Two Republicans, Senators Susan Collins of Maine and Rand Paul of Kentucky, said Monday that they would vote against even debating the health care bill, joining Senator Dean Heller of Nevada, who made the same pledge on Friday. Senator Ron Johnson of Wisconsin hinted that he, too, would probably oppose taking up the bill on a procedural vote expected as early as Tuesday, meaning a collapse could be imminent.

“It’s worse to pass a bad bill than pass no bill,” Mr. Paul told reporters.

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Ms. Collins wrote on Twitter on Monday evening that she wanted to work with her colleagues from both parties to fix flaws in the Affordable Care Act, but that the budget office’s report showed that the “Senate bill won’t do it.”

The report left Senator Mitch McConnell of Kentucky, the majority leader, with the unenviable choices of changing senators’ stated positions, withdrawing the bill from consideration while he renegotiates, or letting it go down to defeat — a remarkable conclusion to the Republicans’ seven-year push to repeal President Barack Obama’s signature domestic achievement.

But the budget office put Republicans in an untenable position. It found that next year, 15 million more people would be uninsured compared with current law. Premiums and out-of-pocket expenses could shoot skyward for some low-income people and for people nearing retirement, it said.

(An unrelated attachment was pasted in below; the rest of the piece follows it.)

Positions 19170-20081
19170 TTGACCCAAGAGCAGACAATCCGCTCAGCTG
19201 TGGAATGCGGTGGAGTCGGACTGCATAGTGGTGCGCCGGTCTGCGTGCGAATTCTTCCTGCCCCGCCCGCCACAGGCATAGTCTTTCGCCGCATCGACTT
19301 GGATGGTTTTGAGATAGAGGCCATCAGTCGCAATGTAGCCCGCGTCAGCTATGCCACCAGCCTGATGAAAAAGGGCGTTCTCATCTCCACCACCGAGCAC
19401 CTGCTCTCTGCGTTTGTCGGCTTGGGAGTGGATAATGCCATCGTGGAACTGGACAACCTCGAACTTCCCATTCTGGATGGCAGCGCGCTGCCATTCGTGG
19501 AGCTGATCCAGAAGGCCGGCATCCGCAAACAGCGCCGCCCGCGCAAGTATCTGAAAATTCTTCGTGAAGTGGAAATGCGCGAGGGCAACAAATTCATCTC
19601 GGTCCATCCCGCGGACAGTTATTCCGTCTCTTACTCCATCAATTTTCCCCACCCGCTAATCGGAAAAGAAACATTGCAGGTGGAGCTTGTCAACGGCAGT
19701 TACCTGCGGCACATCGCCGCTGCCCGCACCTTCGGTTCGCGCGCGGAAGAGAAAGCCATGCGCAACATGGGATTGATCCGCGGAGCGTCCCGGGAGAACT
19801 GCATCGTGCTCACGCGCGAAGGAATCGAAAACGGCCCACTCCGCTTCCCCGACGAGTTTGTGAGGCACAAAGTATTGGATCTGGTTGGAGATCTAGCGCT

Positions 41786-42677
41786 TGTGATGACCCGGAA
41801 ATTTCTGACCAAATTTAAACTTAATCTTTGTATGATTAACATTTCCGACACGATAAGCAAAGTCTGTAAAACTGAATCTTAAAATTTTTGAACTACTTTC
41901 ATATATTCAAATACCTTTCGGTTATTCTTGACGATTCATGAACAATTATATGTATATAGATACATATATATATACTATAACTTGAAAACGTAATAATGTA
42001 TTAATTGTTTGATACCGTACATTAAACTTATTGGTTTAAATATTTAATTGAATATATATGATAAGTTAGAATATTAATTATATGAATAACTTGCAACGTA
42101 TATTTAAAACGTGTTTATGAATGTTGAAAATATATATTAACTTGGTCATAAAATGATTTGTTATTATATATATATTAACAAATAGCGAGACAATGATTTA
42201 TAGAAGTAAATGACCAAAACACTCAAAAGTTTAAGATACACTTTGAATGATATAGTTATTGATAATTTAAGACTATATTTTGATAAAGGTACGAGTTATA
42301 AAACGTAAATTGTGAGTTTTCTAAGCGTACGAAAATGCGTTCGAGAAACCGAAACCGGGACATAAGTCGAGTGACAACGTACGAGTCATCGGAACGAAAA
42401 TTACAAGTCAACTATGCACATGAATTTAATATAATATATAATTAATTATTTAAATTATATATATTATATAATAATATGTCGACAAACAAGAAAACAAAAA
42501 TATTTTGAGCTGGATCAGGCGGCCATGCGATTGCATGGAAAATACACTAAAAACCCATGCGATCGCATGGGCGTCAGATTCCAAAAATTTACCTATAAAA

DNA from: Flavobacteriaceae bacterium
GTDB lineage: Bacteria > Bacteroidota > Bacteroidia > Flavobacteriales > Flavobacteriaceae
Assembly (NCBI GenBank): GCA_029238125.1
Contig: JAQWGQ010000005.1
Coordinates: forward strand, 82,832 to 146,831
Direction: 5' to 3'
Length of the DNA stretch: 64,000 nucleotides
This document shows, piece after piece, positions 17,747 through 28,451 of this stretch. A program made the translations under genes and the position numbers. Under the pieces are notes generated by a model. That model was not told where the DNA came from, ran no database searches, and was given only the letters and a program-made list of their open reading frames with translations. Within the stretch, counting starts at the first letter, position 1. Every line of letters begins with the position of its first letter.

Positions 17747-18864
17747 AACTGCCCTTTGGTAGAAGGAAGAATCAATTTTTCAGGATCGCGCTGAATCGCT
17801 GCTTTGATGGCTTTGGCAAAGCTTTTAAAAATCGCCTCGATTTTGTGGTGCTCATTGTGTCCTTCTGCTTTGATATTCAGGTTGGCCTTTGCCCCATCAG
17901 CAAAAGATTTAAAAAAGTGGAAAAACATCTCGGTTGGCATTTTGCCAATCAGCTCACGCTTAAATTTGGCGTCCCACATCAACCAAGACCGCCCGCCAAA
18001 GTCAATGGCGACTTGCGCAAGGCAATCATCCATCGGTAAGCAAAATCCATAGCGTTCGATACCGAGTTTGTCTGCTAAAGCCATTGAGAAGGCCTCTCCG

The legislation would decrease federal deficits by a total of $321 billion over a decade, the budget office said.

Mr. McConnell, the chief author of the bill, wanted the Senate to approve it before a planned recess for the Fourth of July, but that looks increasingly doubtful. Misgivings in the Republican conference extend beyond just a few of the most moderate and conservative members, and Mr. McConnell can lose only two Republicans.

At least some of Ms. Collins’s concerns could be shared by Senators Lisa Murkowski of Alaska and Shelley Moore Capito of West Virginia, whose rural states would face effects similar to those in Maine.

“If you were on the fence, you were looking at this as a political vote, this C.B.O. score didn’t help you,” said Senator Lindsey Graham, Republican of South Carolina. “So I think it’s going to be harder to get to 50, not easier.”

He added, “I don’t know, if you delayed it for six weeks, if anything changes.”